FOR THE SOON TO BE DEPARTED (1997). The first three are 
    quirky guitar-pop in a fairly standard '90s indie fashion,
    but it sounds to me like sometime just before he started 
    writing BETTER CAN'T MAKE YOUR LIFE BETTER, Kurt Heasley 
    discovered freakbeat. BETTER is a dead-on recreation of 
    flower-power London, mixing THE WHO SELL OUT, SOMETHING 
    ELSE BY THE KINKS, and the early singles by the Move and 
    the Creation so completely that you can't tell where one 
    influence ends and the next begins. If those names mean 
    anything at all to you, you'll want to hear BETTER CAN'T 
    Our UK friends have probably heard this album even if they
    don't realize it: the single "A Nanny In Manhattan" was 
    used in a Levi's ad there in 1997 and quickly became a Top
    5 hit as a result. 
    ***************************FLAMINGO RECORDS*************************
    Stewart Allensworth Mason     "I've been doing things that would
    Box 40172                      make Caligula stand on a chair
    Albuquerque NM 87196           and go eek."        
    *********************HAPPY MUSIC FOR NICE PEOPLE********************
    --------------------[ archived by Spectropop ]--------------------
    Subject:     Re: Spectropop V#0279
    Received:    06/25/99 1:08 am
    From:        Derrick Bostrom,
    To:          Spectropop List,
    Spectropop List, of, wrote, on 6/22/99 4:35 PM:
    >To me it 
    >seems like as if the Al Jolsons and Fred Astaires of yore 
    >didn't have the constant pressure to "score a hit" and 
    >then release a just as successful "follow-up" hit, and on 
    >and on and on....
    Perhaps not, but you can be the songwriters did.
    Back then, the biz was more focused on sheet music than it is now!
    Derrick Bostrom
    --------------------[ archived by Spectropop ]--------------------
    Subject:     Re: the concept of hits
    Received:    06/25/99 1:08 am
    From:        Big L,
    To:          Spectropop List,
    The Babushka Lady said:
    >We talk a lot about hits on this list...
    >...has the music industry always been as focused on making
    >hits as it seemingly has from the sixties and onwards. Do 
    >you older listees (50 or older) remember if the term "hits"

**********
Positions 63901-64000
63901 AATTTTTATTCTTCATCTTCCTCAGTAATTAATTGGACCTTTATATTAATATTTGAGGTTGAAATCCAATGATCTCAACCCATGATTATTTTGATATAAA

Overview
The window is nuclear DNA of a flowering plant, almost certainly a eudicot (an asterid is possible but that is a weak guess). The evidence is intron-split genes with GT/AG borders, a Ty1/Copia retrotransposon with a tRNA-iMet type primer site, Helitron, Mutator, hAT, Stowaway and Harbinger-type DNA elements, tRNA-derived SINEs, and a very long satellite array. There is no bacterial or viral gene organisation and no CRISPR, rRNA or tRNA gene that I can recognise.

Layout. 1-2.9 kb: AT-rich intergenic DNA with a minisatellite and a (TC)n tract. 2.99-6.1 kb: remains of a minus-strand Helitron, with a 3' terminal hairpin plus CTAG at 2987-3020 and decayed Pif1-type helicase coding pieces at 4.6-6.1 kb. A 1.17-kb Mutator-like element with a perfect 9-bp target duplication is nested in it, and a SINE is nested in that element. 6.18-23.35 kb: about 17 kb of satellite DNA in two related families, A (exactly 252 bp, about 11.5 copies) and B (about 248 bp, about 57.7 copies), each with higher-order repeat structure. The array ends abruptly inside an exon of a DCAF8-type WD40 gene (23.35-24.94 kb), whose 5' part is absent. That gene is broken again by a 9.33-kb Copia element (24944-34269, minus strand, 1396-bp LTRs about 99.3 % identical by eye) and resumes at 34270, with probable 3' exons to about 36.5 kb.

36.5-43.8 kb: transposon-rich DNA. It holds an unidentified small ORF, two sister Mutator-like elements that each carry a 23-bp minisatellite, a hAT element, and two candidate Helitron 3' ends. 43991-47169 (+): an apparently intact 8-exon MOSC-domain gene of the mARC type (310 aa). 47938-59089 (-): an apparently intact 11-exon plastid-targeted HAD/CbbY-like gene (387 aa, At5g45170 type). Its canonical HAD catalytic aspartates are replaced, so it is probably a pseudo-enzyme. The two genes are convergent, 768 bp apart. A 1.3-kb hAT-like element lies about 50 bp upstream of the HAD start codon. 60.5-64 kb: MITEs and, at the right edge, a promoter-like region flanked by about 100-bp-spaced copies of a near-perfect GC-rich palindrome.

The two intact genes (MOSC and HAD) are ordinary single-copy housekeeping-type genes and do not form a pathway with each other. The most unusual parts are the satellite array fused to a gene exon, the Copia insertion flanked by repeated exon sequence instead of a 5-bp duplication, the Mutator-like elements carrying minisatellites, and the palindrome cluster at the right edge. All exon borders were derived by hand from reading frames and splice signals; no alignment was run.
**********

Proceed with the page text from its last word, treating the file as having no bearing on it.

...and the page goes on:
>was used so extensively during yr childhoods? To me it 
    >seems like as if the Al Jolsons and Fred Astaires of yore 
    >didn't have the constant pressure to "score a hit" and 
    >then release a just as successful "follow-up" hit, and on 
    >and on and on....that whole concept, or frame of mind, 
    >begun with rock in the late fifties, as far as I can tell.
    > was obviously there from the beginning but it wasn't 
    >as cynical, perhaps
    I think the concept of charts and hit songs really didn't
    take off until after WWII. I know there were hits before
    that, like Artie Shaw having a hit with "Begin The Beguine."
    However, what really spurred it on was the evolution of
    Top 40 radio in the early and mid fifties. There were
    charts before that, but with Top 40, it became more
    important to actually MAKE the Top 40 to get airplay.
    Making the Top 20 was better, and every artist had his
    eyes set on te Top 10. Top 40 radio became sort of a
    competition. If a group had a big hit, there was pressure
    to follow it up with another one. Hits are what sold
    albums. If it was good to have one big hit on your album,
    then two was even better. You had groups that made lots of
    hits, like the Beach Boys, putting out an album every six
    months. It wasn't good to have TOO many hits on the album,
    so as soon as two or three were in the can, an album was
    rushed out.
    I think that as the 70s wore on, hits became less
    important. There was now FM radio, where songs that